Life on the Hill doesn’t exactly allow ample opportunity for experimentation with cooking, leading to a routine diet at the dining halls. Over the course of the quarter, columnist Andrew Warner sets out to break the culinary monotony of dorm life, armed with a rice cooker and a few pantry staples.
Microwaveable mac and cheese is second only to instant ramen noodles on the list of cheap and nutritionally deficient meals that college students live on.
As much as I love microwaveable mac and cheese, sometimes it just doesn’t quite hit the spot. Something about pouring a package of heavily processed cheese powder over some overcooked pasta just isn’t as satisfying as making it from scratch.
That’s where rice cooker mac and cheese comes in. While it’s certainly not the same Thanksgiving side dish we all know and love, rice cooker mac and cheese is a creamier, far more comforting meal than the Kraft boxes residing in dorm closets.
Cooking pasta in a rice cooker is a little bit different from cooking pasta in a normal kitchen. Instead of boiling the water first and then adding the pasta as I normally would, I added the pasta to cold water like the microwave version. Using cold water allowed me to set the rice cooker aside so I could go off and study without having to watch the water come to a boil.
My main complaint about adding the pasta to cold water is that it slightly overcooked the pasta. It wasn’t mushy, but I prefer my pasta al dente, which it was not. The pasta still had a little bit of spring, but it didn’t quite have the same wholesome quality that traditionally cooked pasta does.
Once the water started boiling, the starchy pasta water began bubbling up through my rice cooker’s steam vent. Be sure to keep an eye on the rice cooker as the pasta cooks so that the overflow doesn’t make too much of a mess.
Luckily, I’m no stranger to rice cooker overflow – last week’s curry also seeped through the edges of my rice cooker – so I was able to troubleshoot immediately. While it is important to allow the water to reduce naturally so the sauce doesn’t get too runny later, it’s more important to keep the exterior of the rice cooker dry. I kept a roll of paper towels near me throughout the cooking process so that I could wipe up the water as it seeped out of my rice cooker.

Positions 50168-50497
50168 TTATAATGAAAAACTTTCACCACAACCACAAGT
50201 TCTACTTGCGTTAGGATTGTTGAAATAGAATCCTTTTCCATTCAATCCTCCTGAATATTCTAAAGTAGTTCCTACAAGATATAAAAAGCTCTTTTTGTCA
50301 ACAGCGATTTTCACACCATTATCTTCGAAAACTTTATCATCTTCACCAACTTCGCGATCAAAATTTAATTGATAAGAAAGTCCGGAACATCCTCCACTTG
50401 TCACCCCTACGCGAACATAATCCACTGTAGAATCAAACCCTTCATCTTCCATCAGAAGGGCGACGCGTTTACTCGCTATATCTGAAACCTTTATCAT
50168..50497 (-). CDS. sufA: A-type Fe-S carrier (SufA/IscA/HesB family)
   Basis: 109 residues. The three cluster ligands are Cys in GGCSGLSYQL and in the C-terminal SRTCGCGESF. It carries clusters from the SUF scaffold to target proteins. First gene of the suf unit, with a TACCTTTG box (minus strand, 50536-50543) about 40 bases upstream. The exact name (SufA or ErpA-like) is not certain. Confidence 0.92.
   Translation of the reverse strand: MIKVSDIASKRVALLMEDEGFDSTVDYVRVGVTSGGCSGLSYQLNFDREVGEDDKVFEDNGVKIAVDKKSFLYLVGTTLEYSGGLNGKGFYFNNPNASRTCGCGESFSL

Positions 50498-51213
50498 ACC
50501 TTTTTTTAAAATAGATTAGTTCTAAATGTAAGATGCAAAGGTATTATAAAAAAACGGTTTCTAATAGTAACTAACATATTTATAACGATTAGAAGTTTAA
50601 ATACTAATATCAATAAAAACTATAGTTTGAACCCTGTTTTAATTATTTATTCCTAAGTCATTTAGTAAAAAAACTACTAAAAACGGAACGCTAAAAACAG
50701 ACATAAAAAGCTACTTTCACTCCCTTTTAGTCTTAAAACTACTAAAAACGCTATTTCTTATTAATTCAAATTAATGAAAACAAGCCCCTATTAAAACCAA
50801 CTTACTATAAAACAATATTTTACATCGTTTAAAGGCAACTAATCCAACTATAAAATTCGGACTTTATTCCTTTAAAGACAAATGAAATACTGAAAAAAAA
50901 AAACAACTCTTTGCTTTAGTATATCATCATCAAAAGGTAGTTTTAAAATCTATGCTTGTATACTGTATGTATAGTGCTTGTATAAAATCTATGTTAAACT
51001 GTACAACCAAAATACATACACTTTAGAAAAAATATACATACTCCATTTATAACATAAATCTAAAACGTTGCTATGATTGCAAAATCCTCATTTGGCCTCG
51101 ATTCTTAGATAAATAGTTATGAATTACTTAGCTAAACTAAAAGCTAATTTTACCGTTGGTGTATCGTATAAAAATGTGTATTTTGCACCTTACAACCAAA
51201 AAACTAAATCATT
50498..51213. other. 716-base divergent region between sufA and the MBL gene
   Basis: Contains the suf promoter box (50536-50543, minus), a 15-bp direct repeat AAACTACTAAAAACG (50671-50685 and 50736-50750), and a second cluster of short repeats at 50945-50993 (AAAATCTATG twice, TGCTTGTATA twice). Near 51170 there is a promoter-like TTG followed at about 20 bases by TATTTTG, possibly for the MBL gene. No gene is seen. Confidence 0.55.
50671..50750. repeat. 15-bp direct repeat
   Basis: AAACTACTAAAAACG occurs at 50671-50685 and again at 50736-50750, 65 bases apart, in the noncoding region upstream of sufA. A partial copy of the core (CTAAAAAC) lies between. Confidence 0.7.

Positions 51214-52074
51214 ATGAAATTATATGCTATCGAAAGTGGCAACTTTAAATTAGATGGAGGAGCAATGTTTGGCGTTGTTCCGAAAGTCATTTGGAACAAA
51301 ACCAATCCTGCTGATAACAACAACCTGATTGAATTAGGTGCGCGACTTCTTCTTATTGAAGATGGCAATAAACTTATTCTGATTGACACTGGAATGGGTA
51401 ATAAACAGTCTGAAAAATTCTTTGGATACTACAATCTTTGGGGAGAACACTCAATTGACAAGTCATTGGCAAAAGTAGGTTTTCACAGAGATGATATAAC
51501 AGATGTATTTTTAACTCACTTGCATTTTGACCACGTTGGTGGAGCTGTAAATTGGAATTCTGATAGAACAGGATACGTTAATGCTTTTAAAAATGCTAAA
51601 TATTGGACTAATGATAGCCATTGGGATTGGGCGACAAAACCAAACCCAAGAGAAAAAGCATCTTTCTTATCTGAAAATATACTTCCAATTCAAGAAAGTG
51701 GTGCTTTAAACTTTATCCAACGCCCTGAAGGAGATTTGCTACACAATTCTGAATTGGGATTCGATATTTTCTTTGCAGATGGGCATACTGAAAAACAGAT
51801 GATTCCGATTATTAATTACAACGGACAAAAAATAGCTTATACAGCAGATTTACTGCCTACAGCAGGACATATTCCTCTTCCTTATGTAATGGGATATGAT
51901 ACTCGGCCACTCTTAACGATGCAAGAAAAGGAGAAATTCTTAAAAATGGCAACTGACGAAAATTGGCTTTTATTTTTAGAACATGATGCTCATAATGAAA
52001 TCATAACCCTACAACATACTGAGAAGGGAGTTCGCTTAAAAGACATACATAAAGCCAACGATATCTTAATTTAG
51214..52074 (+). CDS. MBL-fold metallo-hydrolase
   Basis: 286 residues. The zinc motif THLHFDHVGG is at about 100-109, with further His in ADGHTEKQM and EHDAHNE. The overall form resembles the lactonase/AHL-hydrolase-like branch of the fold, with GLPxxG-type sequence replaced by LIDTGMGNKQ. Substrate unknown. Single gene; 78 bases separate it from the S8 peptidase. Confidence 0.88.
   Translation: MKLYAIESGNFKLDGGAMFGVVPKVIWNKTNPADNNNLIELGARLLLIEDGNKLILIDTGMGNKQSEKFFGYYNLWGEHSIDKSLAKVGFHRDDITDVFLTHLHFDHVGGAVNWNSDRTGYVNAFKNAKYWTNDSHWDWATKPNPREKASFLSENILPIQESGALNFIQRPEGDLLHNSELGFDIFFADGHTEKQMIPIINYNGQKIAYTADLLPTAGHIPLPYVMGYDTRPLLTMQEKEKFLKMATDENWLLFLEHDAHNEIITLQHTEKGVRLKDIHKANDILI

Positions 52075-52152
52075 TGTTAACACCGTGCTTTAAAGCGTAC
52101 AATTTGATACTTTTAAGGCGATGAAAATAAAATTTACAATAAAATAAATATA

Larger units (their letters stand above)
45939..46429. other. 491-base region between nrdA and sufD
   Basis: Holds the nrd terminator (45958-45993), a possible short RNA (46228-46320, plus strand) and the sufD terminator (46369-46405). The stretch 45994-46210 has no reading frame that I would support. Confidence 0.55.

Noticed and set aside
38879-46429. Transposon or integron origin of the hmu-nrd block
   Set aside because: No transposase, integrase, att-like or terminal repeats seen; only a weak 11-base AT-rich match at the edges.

When the pasta itself was almost finished cooking, I added the cream and cheese to the mix. At first, the mixture looked more like a watery cheese soup than a mac and cheese, but as the sauce boiled, it thickened up, thanks to the starch in the noodles and the evaporation of the cooking water from the sauce.
The rice cooker mac and cheese was difficult to clean up not just because of the mild water spillage, but also because the sauce thickens considerably when it cools down. The sauce, while smooth and velvety when warm, becomes a sticky congealed mass that’s hard to scrub off when it cools down, so I recommend doing the dishes immediately upon finishing the food.
I served the mac and cheese to a couple of friends who said it was tasty, but could use some extra seasoning. As far as mac and cheeses go, my recipe is fairly run-of- the-mill, but dorm chefs with more refined palates might want to try adding some parsley or other herbs to jazz up the overall flavor profile.
Different cheeses or cheese blends are also a great way to switch things up – I used a sharp white cheddar and the final product was reminiscent of Panera Bread’s mac and cheese, but other cheeses like mozzarella can add an extra dimension of creaminess to the sauce.
Mine had a slight tanginess thanks to the sharp cheddar cheese I used, and while the noodles were definitely slightly overcooked, it tasted okay because some of the noodles crisped up at the bottom of the pot, giving off the illusion of toothsomeness.
Although I was skeptical at first of the sauce’s ability to thicken up and cling to the noodles effectively, the rice cooker mac and cheese sauce was creamy and well-distributed throughout the pasta.
All in all, rice cooker mac and cheese is quite a simple recipe – only six ingredients and a couple of steps – but its simplicity does not, by any means, compromise its flavor. Unlike the microwaveable packages in my snack box, rice cooker mac and cheese uses fresh and unprocessed ingredients, lending it a much more robust and filling quality.